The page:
Unknown Stories of WNY: Birth of the Helicopter | News
CHEEKTOWAGA, N.Y.- Helicopters are used in a wide variety of ways all over the world. But whether it is a Mercy Flight saving a life, or a sightseeing flight delivering a thrilling experience, it all comes back to The Gardenville Project, and a vacant car lot in Cheektowaga.
In 1941, a man from just outside Philadelphia named Arthur Young came to Buffalo with an idea. Young had been experimenting with prototypes of a rotary flying machine. He had patented a stabilizer bar which gave his small-scale models the control they needed for demonstrations at Bell Aircraft Corporation.
This was two years after Igor Sikorsky made his first flight in his early helicopter the VS-300 in Connecticut. Sikorsky is considered the first man to fly in a single rotor helicopter, and his R-4 design became the first mass-produced helicopter in 1942.
There were also various designs being researched and tested in Europe through the 30's, but controllability continued to be an issue in those early years, which is why Bell was attracted to Arthur Young's stabilizer bar invention.
Larry Bell, the founder, liked what he saw and he commissioned Young to build two full-scale copters. One of them with one seat to carry a pilot, the second with a passenger seat, to carry Bell.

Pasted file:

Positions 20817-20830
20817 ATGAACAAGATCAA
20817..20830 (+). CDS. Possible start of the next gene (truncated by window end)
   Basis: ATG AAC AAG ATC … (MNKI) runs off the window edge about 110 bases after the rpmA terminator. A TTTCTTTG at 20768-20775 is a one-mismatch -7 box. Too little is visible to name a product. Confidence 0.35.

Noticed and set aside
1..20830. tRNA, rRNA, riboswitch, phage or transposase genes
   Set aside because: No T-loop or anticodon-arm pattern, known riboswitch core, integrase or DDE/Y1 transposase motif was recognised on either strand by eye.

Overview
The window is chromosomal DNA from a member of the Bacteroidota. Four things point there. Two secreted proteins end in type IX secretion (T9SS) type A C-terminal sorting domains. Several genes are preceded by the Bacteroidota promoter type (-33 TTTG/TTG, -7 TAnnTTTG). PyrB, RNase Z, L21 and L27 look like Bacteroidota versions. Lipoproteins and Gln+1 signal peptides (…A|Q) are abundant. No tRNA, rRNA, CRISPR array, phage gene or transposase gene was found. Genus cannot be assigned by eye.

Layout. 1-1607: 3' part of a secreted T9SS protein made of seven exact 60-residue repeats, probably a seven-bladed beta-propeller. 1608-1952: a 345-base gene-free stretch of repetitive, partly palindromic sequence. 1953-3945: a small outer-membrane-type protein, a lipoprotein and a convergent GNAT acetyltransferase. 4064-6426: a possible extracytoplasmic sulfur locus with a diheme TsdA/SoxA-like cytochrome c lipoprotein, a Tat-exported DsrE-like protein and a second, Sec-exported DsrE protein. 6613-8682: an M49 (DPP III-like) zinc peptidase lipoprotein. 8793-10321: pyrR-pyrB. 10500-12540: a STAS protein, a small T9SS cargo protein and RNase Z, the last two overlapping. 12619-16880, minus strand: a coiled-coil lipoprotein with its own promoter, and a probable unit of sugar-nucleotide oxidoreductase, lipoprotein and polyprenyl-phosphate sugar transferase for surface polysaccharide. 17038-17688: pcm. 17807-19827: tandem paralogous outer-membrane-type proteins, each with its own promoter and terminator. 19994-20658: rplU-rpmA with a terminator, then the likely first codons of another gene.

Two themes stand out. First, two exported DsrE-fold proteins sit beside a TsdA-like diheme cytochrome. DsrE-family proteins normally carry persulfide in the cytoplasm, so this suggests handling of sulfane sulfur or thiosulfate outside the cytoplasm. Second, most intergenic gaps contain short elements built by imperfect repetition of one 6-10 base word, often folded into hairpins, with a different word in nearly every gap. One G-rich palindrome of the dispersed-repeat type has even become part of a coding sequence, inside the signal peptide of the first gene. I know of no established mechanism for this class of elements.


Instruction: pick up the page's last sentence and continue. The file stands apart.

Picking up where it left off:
The Bell plants were already in full production in the pre- World War II months producing P-39 fighter planes, so they needed an out of the way alternative location. They chose the old Union Car Lot at Union & Losson in Cheektowaga. It was in a remote location and had a high fence surrounding it, so the project could be done in relative secrecy. Because of its proximity to the Hamlet of Gardenville, it was called "The Gardenville Project".
Test pilot Floyd Carlson helped Young work out the kinks, until they had the Bell Model 30 ready for its premiere. When Bell was ready to show his new flying machine off in public, he did it in a big way. Bell flew the helicopter inside the Buffalo Armory before Civil Air Patrol cadets, then took it to the public in a big way. He flew it into Municipal Stadium, the "Old Rockpile". 72,000 people watched in amazement as Carlson hovered the craft (or at least its nose cone)right into the outstretched hand of Arthur Young.
Bell's design was the first to receive official certification from the U.S. Civil Aeronautics Administration.
Advancements followed and within a decade, the helicopter was widely used. In fact it is credited with saving as many as 50,000 lives transporting injured soldiers to M.A.S.H. units in the Korean War. The choppers often featured in the M.A.S.H. television show and movie are Bell 47's
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